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Dr Oliver Otto - Chapter 3

Chapter 3: Supporting Remote Collaboration while keeping workflow

Today talking to other people from remote places is ubiquitous using mobile phones and researchers are just beginning to exploit how natural interaction with artefacts can be made possible and just as ubiquitous from distributed sites. People often use objects when working alone or within a group. It is therefore natural that researchers and developers try to achieve such interactivity with distributed technology. Yet a number of technological issues have to be overcome in order to create a system which allows for easy, straight forward distributed shared object interaction, as simple as using a mobile phone.

Chapter 2 introduced the notion that (Co-)Presence and SHC are very important for good collaboration between people. Subconsciously as well as consciously people recognise nuances from gestures, postures and verbal cues. Furthermore, the feeling of presence can enhance the performance of a team and help to recognise SHC cues. Chapter 2 also introduced briefly the notion of a fragmented workflow on the example of desktop CVEs. Hindmarsh et al. [2000] observed that a desktop user, when directed to an object by gesture and verbal comment, tends to visually locate the user and then follow his gesture to locate the discussed object. This focus on common ground can take considerable time (>20sec) and thereby fragment the workflow. CVE’s are only one example of technology that allows people to communicate and collaborate remotely. This chapter will discuss how other technologies allow distributed collaboration and why most of these fail in removing or at least reducing the fragmentation problem. It will conclude with a summary of different participation frames that each technology supports. The latter is a distinction on how distributed object collaboration is supporting either look-into, reach-into or step-into someone’s environment. But first parameters for the following discussion shall be defined.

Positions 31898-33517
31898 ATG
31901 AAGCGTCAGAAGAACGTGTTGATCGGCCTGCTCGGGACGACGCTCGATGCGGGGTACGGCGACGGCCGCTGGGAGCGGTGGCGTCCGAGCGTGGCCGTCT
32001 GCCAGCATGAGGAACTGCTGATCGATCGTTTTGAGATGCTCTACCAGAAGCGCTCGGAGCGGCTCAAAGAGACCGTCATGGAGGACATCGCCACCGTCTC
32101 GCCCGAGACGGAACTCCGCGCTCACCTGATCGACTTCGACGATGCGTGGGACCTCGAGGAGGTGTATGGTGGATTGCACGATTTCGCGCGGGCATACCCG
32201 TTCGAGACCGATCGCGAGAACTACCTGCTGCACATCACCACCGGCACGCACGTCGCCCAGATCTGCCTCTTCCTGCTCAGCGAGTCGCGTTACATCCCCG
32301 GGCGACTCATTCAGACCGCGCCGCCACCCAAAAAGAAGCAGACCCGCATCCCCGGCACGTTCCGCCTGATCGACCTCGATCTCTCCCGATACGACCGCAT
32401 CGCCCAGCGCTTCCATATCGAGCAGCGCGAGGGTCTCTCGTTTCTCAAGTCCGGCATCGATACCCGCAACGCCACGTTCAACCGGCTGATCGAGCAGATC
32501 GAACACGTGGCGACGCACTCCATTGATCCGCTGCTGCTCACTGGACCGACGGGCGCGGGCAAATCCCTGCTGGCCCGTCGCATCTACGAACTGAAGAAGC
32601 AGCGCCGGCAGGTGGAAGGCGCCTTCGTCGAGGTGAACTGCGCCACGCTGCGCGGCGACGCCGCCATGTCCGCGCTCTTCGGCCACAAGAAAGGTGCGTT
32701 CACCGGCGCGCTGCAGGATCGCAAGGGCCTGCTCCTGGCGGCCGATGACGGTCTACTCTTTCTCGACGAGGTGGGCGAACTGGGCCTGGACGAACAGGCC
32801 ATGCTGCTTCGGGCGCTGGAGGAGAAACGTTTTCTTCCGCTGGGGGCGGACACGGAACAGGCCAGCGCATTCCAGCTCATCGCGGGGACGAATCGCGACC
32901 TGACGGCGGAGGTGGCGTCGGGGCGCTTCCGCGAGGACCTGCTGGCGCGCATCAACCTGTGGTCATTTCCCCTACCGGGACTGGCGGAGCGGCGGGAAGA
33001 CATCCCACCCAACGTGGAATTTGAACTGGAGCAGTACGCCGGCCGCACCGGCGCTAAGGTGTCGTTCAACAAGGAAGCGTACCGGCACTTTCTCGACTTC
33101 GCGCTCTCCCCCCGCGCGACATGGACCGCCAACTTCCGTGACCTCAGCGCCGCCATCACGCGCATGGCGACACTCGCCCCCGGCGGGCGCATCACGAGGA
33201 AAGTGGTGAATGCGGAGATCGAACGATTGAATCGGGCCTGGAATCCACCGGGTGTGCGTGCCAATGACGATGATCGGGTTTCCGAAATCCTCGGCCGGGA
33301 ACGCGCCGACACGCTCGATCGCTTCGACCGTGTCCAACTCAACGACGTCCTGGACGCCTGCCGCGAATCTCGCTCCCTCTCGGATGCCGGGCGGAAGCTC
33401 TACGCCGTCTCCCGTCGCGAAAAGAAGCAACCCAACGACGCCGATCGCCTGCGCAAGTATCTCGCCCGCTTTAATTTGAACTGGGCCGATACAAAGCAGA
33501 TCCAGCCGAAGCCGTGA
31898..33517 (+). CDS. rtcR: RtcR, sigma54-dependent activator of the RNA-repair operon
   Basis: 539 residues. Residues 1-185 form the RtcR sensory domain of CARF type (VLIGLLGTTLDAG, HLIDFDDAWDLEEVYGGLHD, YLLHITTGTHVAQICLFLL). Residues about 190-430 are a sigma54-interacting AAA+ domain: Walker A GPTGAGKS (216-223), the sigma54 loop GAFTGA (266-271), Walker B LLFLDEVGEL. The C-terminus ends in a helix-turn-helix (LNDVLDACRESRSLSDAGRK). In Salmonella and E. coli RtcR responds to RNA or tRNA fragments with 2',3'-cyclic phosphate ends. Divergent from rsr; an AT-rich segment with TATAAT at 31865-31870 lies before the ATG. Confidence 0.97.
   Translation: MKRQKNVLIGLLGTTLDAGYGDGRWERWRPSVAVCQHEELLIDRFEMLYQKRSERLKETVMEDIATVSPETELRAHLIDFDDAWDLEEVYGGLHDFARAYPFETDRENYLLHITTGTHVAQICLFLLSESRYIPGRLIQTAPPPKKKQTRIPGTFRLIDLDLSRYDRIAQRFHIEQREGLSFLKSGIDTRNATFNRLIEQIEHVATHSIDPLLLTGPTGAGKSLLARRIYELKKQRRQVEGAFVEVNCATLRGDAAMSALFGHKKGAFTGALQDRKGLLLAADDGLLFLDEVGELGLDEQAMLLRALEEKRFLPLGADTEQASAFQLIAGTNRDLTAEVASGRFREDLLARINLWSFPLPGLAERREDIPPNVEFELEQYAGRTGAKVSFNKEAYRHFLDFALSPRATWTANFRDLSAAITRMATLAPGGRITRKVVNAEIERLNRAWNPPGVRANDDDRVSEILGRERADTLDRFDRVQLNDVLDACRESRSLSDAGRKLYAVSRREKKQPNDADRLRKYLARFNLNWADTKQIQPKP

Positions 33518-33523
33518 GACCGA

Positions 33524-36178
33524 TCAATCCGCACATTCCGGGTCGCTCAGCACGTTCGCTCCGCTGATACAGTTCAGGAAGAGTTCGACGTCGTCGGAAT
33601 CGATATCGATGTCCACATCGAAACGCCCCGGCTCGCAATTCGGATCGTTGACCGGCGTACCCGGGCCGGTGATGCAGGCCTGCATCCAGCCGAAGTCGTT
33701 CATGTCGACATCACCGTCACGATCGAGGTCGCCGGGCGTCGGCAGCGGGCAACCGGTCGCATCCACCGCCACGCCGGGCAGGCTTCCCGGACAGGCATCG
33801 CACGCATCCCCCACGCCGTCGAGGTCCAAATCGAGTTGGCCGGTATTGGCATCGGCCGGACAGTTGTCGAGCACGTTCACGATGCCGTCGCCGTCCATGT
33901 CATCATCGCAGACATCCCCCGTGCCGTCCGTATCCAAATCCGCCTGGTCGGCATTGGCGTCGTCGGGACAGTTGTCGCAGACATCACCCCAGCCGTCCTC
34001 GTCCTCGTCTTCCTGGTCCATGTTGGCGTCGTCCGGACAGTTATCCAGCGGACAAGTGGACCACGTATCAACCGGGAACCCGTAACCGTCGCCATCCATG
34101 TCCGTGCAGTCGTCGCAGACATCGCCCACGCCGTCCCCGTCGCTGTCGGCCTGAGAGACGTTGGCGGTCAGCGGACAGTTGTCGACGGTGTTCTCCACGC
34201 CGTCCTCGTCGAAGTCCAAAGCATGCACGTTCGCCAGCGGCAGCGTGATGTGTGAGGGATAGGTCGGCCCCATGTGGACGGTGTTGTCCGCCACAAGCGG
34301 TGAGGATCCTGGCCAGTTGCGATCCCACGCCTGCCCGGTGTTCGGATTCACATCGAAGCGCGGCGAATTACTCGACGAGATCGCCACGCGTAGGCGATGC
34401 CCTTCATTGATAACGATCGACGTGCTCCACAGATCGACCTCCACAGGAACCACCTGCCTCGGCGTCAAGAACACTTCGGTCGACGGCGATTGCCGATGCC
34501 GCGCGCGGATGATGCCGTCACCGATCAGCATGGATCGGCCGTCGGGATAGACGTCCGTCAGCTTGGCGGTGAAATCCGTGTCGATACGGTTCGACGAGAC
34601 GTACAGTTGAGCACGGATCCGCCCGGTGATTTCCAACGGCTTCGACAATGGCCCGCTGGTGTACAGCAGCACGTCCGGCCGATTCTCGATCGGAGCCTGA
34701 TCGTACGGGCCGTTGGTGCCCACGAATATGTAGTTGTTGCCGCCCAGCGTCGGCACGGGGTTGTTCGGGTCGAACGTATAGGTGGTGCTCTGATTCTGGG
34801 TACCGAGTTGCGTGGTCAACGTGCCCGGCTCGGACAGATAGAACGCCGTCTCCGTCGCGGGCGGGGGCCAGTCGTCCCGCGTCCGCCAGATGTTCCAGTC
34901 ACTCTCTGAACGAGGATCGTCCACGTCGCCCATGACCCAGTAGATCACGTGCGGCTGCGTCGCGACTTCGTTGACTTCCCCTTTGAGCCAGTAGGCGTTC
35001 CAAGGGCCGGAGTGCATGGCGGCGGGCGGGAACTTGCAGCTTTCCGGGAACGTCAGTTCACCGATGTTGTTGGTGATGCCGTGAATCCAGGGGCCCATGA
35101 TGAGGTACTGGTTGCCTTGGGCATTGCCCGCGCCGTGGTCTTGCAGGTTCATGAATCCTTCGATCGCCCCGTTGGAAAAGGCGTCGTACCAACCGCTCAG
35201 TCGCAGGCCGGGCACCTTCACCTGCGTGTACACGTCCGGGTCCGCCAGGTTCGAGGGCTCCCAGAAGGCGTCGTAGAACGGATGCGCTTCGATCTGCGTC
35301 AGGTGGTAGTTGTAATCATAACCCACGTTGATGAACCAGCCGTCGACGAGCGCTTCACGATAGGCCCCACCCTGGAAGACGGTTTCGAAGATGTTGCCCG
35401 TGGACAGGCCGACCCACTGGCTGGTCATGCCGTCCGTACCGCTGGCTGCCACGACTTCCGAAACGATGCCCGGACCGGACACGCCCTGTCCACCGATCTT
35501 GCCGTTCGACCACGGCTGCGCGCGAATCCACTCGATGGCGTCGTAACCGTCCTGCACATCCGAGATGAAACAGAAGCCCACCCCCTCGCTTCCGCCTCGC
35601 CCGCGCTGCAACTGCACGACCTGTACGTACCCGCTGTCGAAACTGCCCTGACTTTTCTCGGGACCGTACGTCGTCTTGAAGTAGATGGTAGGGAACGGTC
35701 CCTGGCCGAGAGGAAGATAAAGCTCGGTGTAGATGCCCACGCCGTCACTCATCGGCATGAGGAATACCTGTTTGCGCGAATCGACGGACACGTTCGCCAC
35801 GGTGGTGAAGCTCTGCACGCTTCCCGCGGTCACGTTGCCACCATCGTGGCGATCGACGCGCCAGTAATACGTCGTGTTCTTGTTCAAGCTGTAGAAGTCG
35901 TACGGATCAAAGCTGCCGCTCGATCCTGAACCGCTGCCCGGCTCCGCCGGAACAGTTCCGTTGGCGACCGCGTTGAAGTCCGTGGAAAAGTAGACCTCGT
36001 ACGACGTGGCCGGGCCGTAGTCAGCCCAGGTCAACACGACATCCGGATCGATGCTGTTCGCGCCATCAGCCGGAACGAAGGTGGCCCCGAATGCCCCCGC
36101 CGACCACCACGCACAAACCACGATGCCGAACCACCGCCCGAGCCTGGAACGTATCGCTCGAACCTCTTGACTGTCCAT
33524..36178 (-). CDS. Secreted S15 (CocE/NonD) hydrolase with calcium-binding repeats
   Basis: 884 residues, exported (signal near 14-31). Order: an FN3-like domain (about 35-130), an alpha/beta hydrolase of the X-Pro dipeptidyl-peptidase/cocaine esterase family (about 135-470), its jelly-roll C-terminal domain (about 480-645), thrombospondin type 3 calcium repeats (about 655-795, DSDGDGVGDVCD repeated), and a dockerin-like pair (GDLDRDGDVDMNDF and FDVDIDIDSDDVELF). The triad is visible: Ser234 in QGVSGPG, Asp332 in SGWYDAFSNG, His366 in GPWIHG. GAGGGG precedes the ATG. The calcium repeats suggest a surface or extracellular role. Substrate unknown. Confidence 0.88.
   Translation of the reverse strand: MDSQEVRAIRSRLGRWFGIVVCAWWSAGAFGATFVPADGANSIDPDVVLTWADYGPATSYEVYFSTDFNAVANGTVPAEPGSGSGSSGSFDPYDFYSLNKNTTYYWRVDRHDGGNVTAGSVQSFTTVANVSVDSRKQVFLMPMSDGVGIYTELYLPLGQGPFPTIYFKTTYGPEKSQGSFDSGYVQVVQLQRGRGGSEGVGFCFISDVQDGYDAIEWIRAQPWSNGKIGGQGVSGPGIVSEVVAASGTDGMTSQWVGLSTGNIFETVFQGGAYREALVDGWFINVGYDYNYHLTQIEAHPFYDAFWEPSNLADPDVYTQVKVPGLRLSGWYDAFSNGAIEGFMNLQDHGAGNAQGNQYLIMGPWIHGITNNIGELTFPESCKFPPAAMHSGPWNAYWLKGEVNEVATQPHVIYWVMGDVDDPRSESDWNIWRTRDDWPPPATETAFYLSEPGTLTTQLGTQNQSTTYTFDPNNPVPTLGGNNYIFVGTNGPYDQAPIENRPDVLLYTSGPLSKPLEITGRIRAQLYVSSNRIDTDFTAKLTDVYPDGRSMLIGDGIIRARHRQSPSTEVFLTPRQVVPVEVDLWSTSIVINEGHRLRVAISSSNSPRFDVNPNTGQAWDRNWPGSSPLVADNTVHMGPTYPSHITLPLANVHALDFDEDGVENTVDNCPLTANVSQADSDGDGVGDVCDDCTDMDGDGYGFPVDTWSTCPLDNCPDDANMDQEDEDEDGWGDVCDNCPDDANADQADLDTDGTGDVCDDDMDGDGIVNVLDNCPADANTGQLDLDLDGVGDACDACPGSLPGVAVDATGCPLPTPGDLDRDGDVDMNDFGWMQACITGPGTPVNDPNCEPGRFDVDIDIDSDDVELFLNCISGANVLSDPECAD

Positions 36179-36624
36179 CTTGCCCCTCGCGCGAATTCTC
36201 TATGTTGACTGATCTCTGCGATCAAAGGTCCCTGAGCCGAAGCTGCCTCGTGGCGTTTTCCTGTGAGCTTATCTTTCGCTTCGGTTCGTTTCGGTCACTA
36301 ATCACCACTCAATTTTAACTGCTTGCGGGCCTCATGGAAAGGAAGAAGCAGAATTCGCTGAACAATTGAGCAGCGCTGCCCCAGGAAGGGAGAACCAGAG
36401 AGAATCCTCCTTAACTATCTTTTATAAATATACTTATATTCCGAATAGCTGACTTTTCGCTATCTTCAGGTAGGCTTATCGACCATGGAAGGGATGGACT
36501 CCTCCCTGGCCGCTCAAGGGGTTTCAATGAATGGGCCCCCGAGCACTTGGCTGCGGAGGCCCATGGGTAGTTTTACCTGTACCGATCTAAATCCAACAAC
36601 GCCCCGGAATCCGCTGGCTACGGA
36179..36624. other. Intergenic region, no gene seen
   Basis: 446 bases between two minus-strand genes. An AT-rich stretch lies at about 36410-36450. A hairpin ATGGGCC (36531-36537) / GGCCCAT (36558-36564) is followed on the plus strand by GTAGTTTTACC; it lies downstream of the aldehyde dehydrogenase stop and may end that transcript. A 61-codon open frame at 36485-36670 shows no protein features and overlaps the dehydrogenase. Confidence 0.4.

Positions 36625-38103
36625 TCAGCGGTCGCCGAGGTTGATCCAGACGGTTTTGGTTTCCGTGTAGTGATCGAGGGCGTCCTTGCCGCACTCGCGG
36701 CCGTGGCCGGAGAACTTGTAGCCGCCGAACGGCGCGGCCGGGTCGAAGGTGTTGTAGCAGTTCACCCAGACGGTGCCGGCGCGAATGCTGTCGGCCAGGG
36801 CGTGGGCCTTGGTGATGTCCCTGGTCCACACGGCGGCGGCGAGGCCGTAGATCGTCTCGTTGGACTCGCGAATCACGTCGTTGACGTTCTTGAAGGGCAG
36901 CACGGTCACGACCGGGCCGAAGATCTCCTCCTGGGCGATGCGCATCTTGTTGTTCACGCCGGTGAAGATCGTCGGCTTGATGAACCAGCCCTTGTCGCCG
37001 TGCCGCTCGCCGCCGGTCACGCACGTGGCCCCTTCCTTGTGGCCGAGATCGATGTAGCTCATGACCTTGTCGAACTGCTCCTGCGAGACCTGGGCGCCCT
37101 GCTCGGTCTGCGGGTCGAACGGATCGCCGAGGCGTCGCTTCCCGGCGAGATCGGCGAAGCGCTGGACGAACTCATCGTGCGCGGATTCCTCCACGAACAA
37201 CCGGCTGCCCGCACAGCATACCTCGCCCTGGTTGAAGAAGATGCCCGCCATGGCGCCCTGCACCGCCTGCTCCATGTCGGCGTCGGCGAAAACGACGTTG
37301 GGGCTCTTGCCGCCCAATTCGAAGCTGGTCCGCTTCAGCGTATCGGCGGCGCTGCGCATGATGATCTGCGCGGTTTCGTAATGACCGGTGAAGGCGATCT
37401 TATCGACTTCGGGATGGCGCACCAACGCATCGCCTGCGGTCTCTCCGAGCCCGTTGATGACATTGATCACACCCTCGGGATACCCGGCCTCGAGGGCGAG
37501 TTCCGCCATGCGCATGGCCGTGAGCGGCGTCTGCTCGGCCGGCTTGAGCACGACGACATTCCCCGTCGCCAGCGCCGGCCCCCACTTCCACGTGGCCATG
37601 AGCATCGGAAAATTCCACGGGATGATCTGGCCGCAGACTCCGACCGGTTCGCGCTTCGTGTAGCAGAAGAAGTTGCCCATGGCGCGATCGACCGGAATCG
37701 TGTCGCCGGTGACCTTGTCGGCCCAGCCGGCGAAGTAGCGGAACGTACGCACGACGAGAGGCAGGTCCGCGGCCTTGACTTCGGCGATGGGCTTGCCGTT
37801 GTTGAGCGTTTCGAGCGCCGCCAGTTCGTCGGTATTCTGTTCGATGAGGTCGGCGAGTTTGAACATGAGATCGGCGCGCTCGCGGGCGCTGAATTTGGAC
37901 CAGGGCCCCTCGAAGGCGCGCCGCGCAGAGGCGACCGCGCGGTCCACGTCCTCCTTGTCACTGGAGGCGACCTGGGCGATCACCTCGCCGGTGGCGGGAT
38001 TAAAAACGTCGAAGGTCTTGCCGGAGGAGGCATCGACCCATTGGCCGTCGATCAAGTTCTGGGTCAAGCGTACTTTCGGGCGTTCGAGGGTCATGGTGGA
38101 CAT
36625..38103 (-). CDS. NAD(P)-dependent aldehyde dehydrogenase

1.1   Interaction Metaphors

Using a phone or text message to communicate can complicate collaboration due to possible misunderstandings arising from cues that cannot be communicated through the medium. The use of modern video-conferencing systems gives us more flexibility and support for non-verbal communication, such as facial expressions. Using video-confer­encing, however, one only “looks into each other’s world”, which limits the operating range to move around shared objects and to be seen. In addition, shared object manipulation in current video conferencing systems is restricted to a window based 3D environment projected alongside the video window in which the remote participant is seen, for example AG-Juggler [Gonzalez, 2005]. The generic look-into metaphor is shown in Figure 3-1a and this is often extended, as is the case with AG-Juggler, by placing avatars in the shared space to represent the users. However, the movement of the avatars is controlled indirectly through mouse and keyboard and thus natural non-verbal communication is lost. In the case of Access Grid (e.g. [Childers et al., 2000]), the users are left to associate the video representations of remote participants in one window with the avatars in say an AG-Juggler window. In particular, it is hard to see how someone is interacting with an object when the operator, observer and object are each in separate windows, as in Access Grid.

look-into

reach-into

Step-into

look-into

reach-into